Macedonian Cities: Literary and Epigraphic Sources about the history of Ancient Edessa


One of the most important cities of Ancient Macedon was Edessa (Gr: Έδεσσα) , the ancient capital of the country.

According to A. B. Tataki, ((J.N.Kalléris, Les Anciens Macédoniens I (Athens 1954) 117 n.2, 120 nn. 1-3, 315; according to him, ibid. 315, it recalls Greek rather than Phrygian or Thracian toponyms. Cf.F.Papazoglou, supra n. 3, 128 n. 20)) the name Edessa has been linguistically analysed and interpreted as connected with βέδυ, a Phrygian word that means water, a very appropriate name for a city known for its characteristic waterfalls. A more recent interpretation of the name by J.Kalleris, explains it as Greek, derived from the words εδος, έδρα, έδαφος with the suffixεσσα.

Prof. M. B. Hatzopoulos (((Hatzopoulos (1996b) i. 112))) informs us about the city’s geography. The territory of Edessa, although strategically situated and very extensive, in fact contained arable land on a comparatively limited scale, for in its western part it was squeezed between the massifs of Mount Barnous (Nitze) and Mount Bermion, whereas its eastern part was to a large extent practically reduced to a corridor bordering the road between the territories of Kyrrhos and Genderrhos on the north and the lake on the south. It must have formed an elongated surface with a maximum length of 40 km and must have possessed a total surface comparable to that of Pella. Remains of numerous ancient rural communities have been discovered in the territory of Edessa: at Ekklesiochorion Agras, Nesion, Drosia, Mesemerion, Rizarion, Kaisariana, Sebastiana, Platane, Phlamouria, and Karyotissa, attesting the existence of a significant number of komai. Their names remain unfortunately unknown. The inscriptions ound in the urban centre and in the territory of Edessa rarely mention ethnika, and when they do so, they proudly boast the ethnikon city itself: Edessaios or Edessaia. Another important road in addition to the later Via Egnatia ran across the territory of Edessa, joining this east-west axis with a northsouth one, leading along the foothills of Mount Bermion to Beroia and to the crossing of the Haliakmon river. The narrow stretch of land between Mount Bermion and the lake was divided between four cities.

The territory of Edessa to the south marched with those of two small cities: Skydra to the east and Marinia to the west of the north-identified with the extensive remains between the modern villages of Arseni and Episkope by A. Delacoulonche in the nineteenth century.

We owe to Ph. Petsas the identification of Marinia, a city ignored by our literary authorities, with the ancient remains at the modern village still called Marina.

The city-ethnic as we already saw is Εδεσσαίος (F. Delphes iii.3 207.2 (C3m)), or Εδεσσέος (Tataki (1994) no. 56). The collective use of the city-ethnic is attested internally in SEG 36:615 (See Below)

Makedonia (Bottiaia) — Edessa — ca. 200 AD

” Διονύσου και αρχιέριαν της εδεσσαίων πόλεως”

Edessa is called a polis in Diod. 31.8.8. The constitution of Edessa is known to us only from inscriptions of the Roman period (e.g. SEG 24 531.6 (ad 180/1)) which is also the earliest attested public enactment; Antoninus (1879) 227,no. 26).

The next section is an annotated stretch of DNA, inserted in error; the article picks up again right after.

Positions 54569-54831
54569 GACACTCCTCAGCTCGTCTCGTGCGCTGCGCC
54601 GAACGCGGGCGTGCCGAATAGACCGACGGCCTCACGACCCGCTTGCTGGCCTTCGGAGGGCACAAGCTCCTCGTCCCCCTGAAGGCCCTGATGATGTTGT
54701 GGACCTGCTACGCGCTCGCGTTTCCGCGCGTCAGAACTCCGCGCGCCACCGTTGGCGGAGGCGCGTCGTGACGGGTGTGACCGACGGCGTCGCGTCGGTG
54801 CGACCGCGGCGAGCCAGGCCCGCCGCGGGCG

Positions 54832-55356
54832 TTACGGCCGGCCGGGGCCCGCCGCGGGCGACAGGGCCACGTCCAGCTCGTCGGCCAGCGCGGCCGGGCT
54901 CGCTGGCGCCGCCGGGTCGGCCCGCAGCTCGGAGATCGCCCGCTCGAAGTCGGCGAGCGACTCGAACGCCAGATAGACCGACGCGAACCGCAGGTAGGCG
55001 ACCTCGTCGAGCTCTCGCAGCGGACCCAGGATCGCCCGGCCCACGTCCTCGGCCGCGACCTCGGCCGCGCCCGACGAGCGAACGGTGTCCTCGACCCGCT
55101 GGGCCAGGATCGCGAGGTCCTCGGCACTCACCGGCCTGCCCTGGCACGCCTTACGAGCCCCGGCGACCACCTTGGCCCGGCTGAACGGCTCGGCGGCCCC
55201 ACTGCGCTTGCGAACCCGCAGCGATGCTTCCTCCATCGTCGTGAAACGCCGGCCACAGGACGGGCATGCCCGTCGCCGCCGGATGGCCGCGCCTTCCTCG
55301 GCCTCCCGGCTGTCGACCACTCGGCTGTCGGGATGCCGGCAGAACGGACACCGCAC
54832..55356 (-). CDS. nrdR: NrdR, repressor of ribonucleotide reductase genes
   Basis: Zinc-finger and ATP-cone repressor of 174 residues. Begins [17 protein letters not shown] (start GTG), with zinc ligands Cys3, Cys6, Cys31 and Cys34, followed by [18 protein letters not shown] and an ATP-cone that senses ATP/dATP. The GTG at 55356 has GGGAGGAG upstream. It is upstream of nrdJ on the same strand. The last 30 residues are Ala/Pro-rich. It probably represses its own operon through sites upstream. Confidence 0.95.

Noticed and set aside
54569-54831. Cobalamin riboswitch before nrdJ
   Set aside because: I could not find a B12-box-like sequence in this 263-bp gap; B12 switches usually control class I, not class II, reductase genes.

Edessaians were granted proxenia by Delphi (F.Delphes iii.3 207.2 (C3m)) (See Below)

Πελλαωι λεξνδρωι Λ․․․ου δεσσαωι ντιγνωι σνδρου”

and Haliartos (IG vii 2848.4 (C3?)), (See below)

“άσσανδρον Νικρχω Μακεδνας σς δσσας προξνως”

and received citizenship from Larisa (SEG 27 202 (220210)). (See Bellow)

Χρυσγονος Πυρρχειος Μακετον ξ δσσας φλος ον κα εεργτας”

Edessa is recorded on the Argive list of contributors of C4l, which may be connected with the dispatching of theoroi (IG iv 617.16; cf. Perlman (2000) 74).

“Ἀλεξανδρεανς ξ δσσας”

The cult of Herakles is mentioned by Hesychius, s.v. Εδεσσαίος, and is attested epigraphically (Struck (1902) 310 no. 15 and, with the epithet Kynagidas, in two unpublished C2s and C1m inscriptions). From the same period date inscriptions referring to the cults of Zeus Hypsistos (P. Chrysostomou (198991) 3034) and Parthenos (Hatzopoulos (1995)). Evidence for other cults is of later date. A probably C4l (A. Chrysostomou (1988) 60, (1996) 174) wall enclosed both the acropolis (triangular perimeter, one tower on the north-west apex of the triangle and one on each of the west and north sides) and the lower city (polygonal perimeter, 2.43 m wide) covering an area of 3.5 and 23 ha respectively (A.Chrysostomou (1987), (1996)). The walls are mentioned by Polyaen. 2.29.2 (r274). The only public monuments known are the temple of Ma and its stoas, which are epigraphically attested (Hatzopoulos (1995) 126). The site has been occupied continuously since the Bronze Age, which accounts for the lack of Archaic and Classical remains (A. Chrysostomou (1996) 18082); however, Livy 45.30.5 refers to Edessa as among the urbes nobiles of central Makedonia in 167, and it was presumably already so in the Classical period.


– “An Inventory of Archaic and Classical Poleis”, Edited by Mogens, Herman Hansen and Thomas Heine Nielsen. Ch. “Makedonia”, M. B. Hatzopoulos with thecollaboration of Paschalis Paschidis.

-” Macedonian Institutions under the kings – An Historical and Epigraphic Study by M. B. Hatzopoulos – Meletimata 22

– “Macedonian Edessa: Prosopography and Onomasticon” by Argyro B. Tataki -Meletimata 18

The Packard Humanities Institute – Ancient Greek Inscriptions

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Pantelis says:

BEDU: = HYDOR. (vedy hydor)
"Vedy lavon kata Heiron kataheou" (thytis) Etumologeitai ek' tou HDY, ADY, F'ADY, "BADY YDOR" =Glyko nero. Oxi Almyro….
Vady, Vedy, Vedessa, V'Edessa, EDESSA.

Pantelis says:

BEDU: = HYDOR. (vedy hydor)